Your ship hasn't come in. While it feels like you've been at this for a long time, you don't have much to show for it, especially compared to that actor who you came up with and who now has his or her own television show. You're starting to doubt the choices you've made. The reality of working a restaurant job (or its equivalent) and sharing a small apartment when your contemporaries are buying houses and raising kids is weighing on you. Maybe acting isn't for you. Maybe it's time to give up the dream.
But how do you know for sure? You had so much hope in the beginning. While that blind hope has been killed by cold practicality, you still have moments in class, on stage on a random Thursday night, or at the odd audition, when it all feels so right—when you feel like you can do this. So, you go back and forth between investing even more in your acting career and considering moving back home to start a new life. One moment you'll think, "Well, Gene Hackman, Jane Lynch, Kathryn Joosten, Samuel Jackson and Jon Hamm didn't hit it big till later in their lives,” and the next you'll be paralyzed with bitterness and hopelessness, picking up extra shifts to pay the rent that month.
That struggle is one that every actor engages in, but that thought process is inherently flawed. The truth is that being an actor is not something one gives up. It is who you are. It is a deep need that exists in every molecule of your body to explore the depths of the human emotional experience and then find human connection in the expression of those feelings. Giving it up would be like giving up hunger or thirst or the need for air. And it's arrogant to think that you could.
Of course here we must draw a distinction between acting as a deep need on the one hand, and the desire to derive validation and piles of money from acting on the other. It's an obvious distinction, but one that most actors don't make. Often actors, who presumably started acting because they were profoundly moved on an emotional level by the magical human experience of acting, move to L.A. and all of a sudden think that acting means fame and fortune. Then if they don't get the big house and have hundreds of thousands of Twitter followers in the first few years, they're ready to stop acting. "I gave it a shot but it didn't happen for me." This is ridiculous. Reducing acting to a title measured by money and fans—even if you have those things—is a dangerous game that kills your craft and stunts your career.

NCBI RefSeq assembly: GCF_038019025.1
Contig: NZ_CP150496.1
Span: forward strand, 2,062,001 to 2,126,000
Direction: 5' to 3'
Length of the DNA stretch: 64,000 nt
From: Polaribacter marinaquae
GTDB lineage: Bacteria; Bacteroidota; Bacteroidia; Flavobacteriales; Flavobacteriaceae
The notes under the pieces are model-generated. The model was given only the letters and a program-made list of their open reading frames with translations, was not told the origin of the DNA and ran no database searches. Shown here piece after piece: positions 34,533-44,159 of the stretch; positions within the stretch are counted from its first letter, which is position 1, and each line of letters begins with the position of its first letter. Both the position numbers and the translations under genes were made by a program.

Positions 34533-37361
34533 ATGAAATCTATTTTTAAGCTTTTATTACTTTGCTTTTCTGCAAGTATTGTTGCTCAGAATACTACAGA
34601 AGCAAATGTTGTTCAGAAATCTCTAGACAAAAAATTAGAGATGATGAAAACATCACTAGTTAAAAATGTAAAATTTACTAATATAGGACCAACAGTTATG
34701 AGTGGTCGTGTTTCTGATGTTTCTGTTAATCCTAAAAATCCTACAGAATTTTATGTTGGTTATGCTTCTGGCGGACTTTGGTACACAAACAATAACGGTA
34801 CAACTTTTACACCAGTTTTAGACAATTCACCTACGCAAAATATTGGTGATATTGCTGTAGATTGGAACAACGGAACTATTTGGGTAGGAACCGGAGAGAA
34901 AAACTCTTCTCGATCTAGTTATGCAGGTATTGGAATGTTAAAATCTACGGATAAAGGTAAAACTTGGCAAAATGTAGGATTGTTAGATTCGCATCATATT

Of course every actor has to figure out how to make a living, and often that means working some other job. But that doesn't mean you stop acting. You couldn't if you tried. It's who you are. And it doesn't have to be all or nothing. In fact, you have to have other interests. It makes you a better actor. Even the most successful actors have other things going on—children’s charities, aid to Darfur, raising kids, producing, writing, directing, painting, teaching. Have a full life, have multiple sources of income, act whenever and however you can. But being an actor is not a choice.
You are an actor. The sooner you commit fully to that notion and give yourself permission to be an actor—whether you've booked a pilot this year or not—the sooner you'll achieve the career that you want. And then your career will slow down, and then it will pick up again. Then slow again. You'll manage the ups and downs with a full life, but you will always be an actor. No one can take that from you. Not even you.
More here at The BGB Studio Blog: http://bramongarciabraun.com/blog/
Risa Bramon Garcia (renowned casting director - with "Masters of Sex into Season 2, director, producer, and teacher) and Steve Braun (teacher, actor, communication consultant) are partnered in The Bramon Garcia Braun Studio, dedicated revolutionary acting and auditioning training. New career changing classes and workshops are starting now! Career and audition coaching and taping are in high gear. Online training available. For more go to www.bramongarciabraun.com.